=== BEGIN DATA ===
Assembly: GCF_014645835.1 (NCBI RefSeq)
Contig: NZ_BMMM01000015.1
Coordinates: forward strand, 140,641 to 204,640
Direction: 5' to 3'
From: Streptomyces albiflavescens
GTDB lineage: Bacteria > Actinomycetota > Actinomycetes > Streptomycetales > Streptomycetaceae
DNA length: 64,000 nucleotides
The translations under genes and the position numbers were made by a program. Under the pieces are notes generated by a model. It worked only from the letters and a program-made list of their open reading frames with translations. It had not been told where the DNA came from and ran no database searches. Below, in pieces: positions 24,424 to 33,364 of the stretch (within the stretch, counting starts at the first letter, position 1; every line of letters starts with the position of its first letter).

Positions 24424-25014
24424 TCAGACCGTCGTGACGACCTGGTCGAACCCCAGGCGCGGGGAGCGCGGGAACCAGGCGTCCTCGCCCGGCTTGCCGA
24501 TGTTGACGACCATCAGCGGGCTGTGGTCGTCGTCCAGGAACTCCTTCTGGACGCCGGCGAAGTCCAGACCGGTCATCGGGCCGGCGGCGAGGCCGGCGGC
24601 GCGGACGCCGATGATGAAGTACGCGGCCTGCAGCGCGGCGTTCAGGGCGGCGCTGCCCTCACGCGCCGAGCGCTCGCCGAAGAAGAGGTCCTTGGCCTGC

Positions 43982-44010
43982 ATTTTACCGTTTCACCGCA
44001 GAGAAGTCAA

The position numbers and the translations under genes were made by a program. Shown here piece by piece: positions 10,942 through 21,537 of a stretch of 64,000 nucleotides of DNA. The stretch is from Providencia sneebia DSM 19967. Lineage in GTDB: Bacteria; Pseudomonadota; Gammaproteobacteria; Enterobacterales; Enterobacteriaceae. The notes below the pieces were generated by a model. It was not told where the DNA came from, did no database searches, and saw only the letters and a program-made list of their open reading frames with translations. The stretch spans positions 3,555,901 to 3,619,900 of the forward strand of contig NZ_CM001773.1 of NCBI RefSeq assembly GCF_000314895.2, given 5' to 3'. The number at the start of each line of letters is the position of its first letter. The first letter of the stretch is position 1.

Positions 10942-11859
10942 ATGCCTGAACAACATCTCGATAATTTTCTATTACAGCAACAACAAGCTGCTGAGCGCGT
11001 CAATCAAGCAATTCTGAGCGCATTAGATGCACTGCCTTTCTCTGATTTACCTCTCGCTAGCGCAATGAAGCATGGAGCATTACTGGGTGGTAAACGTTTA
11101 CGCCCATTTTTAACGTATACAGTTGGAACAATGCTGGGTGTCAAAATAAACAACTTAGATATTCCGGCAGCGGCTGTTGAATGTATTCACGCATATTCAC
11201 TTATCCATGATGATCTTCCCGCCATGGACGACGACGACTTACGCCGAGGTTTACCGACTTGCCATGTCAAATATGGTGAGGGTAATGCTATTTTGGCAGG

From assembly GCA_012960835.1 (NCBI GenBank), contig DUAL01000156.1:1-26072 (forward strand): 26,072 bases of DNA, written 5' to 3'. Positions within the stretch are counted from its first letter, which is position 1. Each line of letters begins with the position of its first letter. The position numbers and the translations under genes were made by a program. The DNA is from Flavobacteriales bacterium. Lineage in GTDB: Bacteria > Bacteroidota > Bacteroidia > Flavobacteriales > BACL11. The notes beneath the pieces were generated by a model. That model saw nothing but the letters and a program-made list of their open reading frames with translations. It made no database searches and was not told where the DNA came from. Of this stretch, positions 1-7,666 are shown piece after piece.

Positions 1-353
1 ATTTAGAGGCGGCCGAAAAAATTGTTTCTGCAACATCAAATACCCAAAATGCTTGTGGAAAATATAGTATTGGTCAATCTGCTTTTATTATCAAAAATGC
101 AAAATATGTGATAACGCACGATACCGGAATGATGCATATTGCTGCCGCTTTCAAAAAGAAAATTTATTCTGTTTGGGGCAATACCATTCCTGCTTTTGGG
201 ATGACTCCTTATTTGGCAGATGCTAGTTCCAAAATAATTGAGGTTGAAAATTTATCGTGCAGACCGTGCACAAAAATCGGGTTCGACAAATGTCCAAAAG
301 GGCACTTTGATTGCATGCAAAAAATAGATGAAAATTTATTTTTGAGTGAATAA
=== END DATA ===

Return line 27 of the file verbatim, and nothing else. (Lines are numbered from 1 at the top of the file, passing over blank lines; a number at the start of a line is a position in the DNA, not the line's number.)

301 GGCACTTTGATTGCATGCAAAAAATAGATGAAAATTTATTTTTGAGTGAATAA